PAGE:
6. Select some windows for this structure. We used a large window size for this station. If you want to have more window options, you can use two or more windows overlapped in the following manner:

    Choose a window with white trim from the residential palette. Size the window to 4.5 feet tall by 4 feet wide (in our sample) and place it on top of the stucco in the correct location. In this example, the windows are two feet above the bottom of the building. Next, select a window from the factory or storefront windows palette, drop it into the design screen, and crop off some panes of glass. Now you can overlay the factory window over the frame from the residential window to make a whole new window. Shrink or stretch the overlapped window to fit inside the window frame. Holding the shift key, click on both the window and the frame to group it, then duplicate the 2 windows together using the keyboard shortcut "Ctrl D". Move the new duplicate to the next location on your building. Continue in this manner for the rest of the building.
  7. Select any door for the center front of the building and add any side doors and a back door from the Door Palettes. Resize if desired. We made our front door large; 8 Feet tall by 4.2 Feet wide.
  8. Select a foundation and a trim from their respective palettes. Crop your chosen foundation stone down to a few courses of brick or stone with the "Crop/Paint" Tool

    then paint the foundation for the whole length of the building again using the "Crop/Paint" tool. Drag the foundation material to the bottom of the building. Continue in the same manner with your chosen building trim.
  9. The roof of the service station has multiple slopes as shown on the building plan. Use the Crop/Paint tool to add enough shingle material to completely cover the entire roof structure. After printing, you will cut on the Solid lines and fold on the dashed lines to make the roof. If you print on heavy paper, you do not need added support for the roof.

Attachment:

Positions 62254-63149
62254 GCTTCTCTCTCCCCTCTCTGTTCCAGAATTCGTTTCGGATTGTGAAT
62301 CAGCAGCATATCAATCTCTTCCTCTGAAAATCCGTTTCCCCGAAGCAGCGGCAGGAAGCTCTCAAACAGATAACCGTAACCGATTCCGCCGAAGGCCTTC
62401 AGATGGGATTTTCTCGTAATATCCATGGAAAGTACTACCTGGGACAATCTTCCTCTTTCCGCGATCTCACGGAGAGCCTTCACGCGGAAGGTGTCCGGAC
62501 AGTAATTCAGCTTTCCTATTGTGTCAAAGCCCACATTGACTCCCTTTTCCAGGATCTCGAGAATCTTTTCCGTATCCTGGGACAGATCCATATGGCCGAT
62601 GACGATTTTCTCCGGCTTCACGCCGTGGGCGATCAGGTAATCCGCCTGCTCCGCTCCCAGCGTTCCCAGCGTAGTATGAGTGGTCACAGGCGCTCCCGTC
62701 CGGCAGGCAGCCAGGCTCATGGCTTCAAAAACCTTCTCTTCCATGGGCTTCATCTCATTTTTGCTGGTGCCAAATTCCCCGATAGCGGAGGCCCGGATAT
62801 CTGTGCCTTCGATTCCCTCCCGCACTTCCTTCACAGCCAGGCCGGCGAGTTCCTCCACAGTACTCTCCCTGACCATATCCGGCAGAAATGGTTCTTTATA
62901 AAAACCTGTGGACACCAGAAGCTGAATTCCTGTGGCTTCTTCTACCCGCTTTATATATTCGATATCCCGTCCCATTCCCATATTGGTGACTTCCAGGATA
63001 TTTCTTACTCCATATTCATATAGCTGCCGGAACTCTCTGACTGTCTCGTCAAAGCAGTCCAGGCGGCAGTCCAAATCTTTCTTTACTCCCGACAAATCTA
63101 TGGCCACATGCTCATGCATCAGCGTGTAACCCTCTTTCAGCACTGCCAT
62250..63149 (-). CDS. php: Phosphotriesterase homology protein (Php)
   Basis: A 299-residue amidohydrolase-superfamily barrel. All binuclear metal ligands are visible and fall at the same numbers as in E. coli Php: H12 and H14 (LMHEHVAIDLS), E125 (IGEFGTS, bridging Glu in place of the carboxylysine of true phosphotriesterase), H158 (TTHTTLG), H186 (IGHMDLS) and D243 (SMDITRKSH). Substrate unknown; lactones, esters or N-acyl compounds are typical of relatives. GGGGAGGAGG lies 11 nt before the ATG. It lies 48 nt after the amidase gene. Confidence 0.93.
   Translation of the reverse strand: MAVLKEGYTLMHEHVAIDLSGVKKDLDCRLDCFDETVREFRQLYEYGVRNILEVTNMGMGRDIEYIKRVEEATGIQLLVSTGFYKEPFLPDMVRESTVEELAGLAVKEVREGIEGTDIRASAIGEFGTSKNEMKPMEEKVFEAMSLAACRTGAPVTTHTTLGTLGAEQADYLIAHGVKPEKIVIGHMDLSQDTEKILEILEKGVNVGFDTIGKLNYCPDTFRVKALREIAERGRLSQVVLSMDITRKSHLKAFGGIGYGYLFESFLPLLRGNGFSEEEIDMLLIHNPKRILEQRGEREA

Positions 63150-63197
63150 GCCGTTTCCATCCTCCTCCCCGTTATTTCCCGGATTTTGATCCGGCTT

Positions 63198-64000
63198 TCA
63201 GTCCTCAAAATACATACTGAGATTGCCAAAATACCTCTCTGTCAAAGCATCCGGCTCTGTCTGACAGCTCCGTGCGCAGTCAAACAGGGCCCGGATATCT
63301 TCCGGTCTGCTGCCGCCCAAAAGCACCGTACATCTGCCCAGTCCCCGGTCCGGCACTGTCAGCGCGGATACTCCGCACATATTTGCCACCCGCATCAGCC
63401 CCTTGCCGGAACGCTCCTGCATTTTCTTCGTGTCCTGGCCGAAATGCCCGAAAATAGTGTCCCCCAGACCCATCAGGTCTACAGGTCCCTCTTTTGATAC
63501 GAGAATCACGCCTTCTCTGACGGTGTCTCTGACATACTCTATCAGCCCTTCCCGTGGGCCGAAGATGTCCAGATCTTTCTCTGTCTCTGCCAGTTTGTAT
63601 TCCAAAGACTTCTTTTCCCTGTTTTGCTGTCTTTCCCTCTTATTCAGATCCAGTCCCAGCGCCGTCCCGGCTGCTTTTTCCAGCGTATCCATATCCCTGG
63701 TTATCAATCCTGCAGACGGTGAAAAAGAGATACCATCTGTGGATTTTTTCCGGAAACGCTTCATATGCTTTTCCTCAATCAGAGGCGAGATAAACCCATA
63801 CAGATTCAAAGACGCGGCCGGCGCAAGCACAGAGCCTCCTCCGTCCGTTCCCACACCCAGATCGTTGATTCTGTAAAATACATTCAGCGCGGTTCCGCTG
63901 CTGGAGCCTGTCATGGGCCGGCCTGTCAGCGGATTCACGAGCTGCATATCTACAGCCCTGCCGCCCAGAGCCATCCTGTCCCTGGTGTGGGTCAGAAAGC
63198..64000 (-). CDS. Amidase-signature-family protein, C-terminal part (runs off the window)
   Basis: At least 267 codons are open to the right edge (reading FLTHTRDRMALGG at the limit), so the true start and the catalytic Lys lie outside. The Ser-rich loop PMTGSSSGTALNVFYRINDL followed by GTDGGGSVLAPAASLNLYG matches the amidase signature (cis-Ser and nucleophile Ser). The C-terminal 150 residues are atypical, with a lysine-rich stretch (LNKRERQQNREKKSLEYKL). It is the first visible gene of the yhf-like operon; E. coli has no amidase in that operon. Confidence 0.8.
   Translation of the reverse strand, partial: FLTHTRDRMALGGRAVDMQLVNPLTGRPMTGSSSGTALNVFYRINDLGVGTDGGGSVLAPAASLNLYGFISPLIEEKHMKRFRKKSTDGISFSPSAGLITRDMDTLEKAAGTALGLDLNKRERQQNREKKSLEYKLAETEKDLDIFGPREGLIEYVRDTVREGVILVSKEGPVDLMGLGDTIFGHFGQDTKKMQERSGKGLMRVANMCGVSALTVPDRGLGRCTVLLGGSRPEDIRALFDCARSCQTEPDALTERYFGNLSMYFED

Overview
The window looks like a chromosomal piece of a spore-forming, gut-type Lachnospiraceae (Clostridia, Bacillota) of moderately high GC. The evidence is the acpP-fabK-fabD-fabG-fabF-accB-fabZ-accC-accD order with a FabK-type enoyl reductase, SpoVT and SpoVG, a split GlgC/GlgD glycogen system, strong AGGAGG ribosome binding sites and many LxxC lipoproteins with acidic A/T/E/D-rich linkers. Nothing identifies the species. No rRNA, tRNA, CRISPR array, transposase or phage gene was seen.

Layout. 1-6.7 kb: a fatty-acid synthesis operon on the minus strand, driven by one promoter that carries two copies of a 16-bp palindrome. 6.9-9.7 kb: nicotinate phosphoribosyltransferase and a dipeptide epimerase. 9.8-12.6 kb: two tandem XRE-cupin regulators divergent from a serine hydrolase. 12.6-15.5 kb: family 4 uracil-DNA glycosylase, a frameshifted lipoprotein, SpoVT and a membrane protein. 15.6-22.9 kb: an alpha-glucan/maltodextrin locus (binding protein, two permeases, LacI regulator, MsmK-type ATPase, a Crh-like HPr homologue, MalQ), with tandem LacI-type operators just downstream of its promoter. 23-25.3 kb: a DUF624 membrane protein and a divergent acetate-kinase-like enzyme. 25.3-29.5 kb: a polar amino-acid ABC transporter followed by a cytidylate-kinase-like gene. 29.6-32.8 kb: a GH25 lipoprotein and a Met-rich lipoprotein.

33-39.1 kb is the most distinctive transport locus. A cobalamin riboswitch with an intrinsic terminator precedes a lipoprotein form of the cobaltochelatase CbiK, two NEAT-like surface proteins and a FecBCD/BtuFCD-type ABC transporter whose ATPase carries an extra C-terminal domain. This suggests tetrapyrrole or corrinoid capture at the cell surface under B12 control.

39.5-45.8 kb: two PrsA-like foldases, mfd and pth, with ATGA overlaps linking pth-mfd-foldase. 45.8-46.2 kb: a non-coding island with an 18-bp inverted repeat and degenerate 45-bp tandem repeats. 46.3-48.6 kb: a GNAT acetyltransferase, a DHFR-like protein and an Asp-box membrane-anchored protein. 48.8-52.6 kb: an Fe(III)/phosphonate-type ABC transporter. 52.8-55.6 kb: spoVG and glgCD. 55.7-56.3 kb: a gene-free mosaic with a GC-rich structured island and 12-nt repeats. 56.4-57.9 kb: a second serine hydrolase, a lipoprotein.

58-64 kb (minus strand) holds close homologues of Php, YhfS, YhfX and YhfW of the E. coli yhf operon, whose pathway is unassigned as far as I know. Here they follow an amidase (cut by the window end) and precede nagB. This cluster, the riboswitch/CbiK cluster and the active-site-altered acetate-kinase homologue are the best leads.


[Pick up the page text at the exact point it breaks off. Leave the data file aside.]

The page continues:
10. Now you are ready to print your building. You have 2 choices at this point. You can print the building without the line drawing superimposed on top so that you will not print the dotted fold lines on top of the building materials. To print the building without the line drawing, just click "File" "Print" as you normally do. You can then print the line drawing separately to cut it out and use it as a guide for assembly. Or, you may want to have the line drawing superimposed on your building materials to make cutting easier. (You will see the dotted fold lines on the building this way). To print the building materials with the Line Drawing superimposed on it, choose "File" "Print Setup" and check the box that says "Print Building Plan with Building"


Warehouse Building

This Warehouse building was made using siding from the new "Industrial Siding" palette.

  1. Open Model Builder. In the design screen, Select "File" "Project/Page Setup" and switch the paper orientation to Landscape. For Most Scales you will to increase your project size by including extra pages. Read more about the page set up on page 2 of the manual. Back in the Design Screen, change the "Units" to "English Feet-Actual".
  2. Select a siding material from any of the material palettes. This building is built with industrial siding. Wood, brick, metal or cement would also be very good choices. Place your material in the top right corner of the screen, and using "Crop/Paint" type in dimensions of Width: 76 feet and Height 27 feet. Duplicate this piece of material and put the second piece lower on your screen.
  3. Choose another material for corner reinforcements. We chose a contrasting siding material. For an older building, you could use rusty metal or wood. Crop the material to a width of 1.2 feet then paint it to 27 feet height. Duplicate your corner reinforcement 3 times. Locate the corners at Left 34 feet, Left 75 feet, on the upper and lower piece of siding material.
  4. Choose a foundation material from the cement palate. Crop the material to 0.5 feet and paint to 76 feet. Move the cement to the bottom of the building, duplicate it and place it on the second half of the building lower on the screen. The cement will be on top of the siding and corner reinforcements since it was placed last. Use the "Arrange" tool to re-order items if needed.
  5. Add doors, windows, and vents. Also check the "utilities" palette in the "Other" category for electrical boxes, meters, etc. The "trees" palette has bushes also.
  6. Save your file and print it. On a new project, choose some roofing material. Locate the material at the top left of the screen. Crop/Paint to a Width 40.8 feet, and a Height 40.8 feet. Print the roof and assemble your building.

Remember, these ideas are just a starting point for using Model Builder.
Use your imagination to make some unique buildings!

Protecting Your Designs: Inkjet printer inks tend to fade after long exposure to UV light. UV light is present is sunlight and fluorescent lights. Protect your designs! We recommend KRYLON®

or other Matte UV sprays . Check your local hobby or art supply stores.

HAPPY MODELING!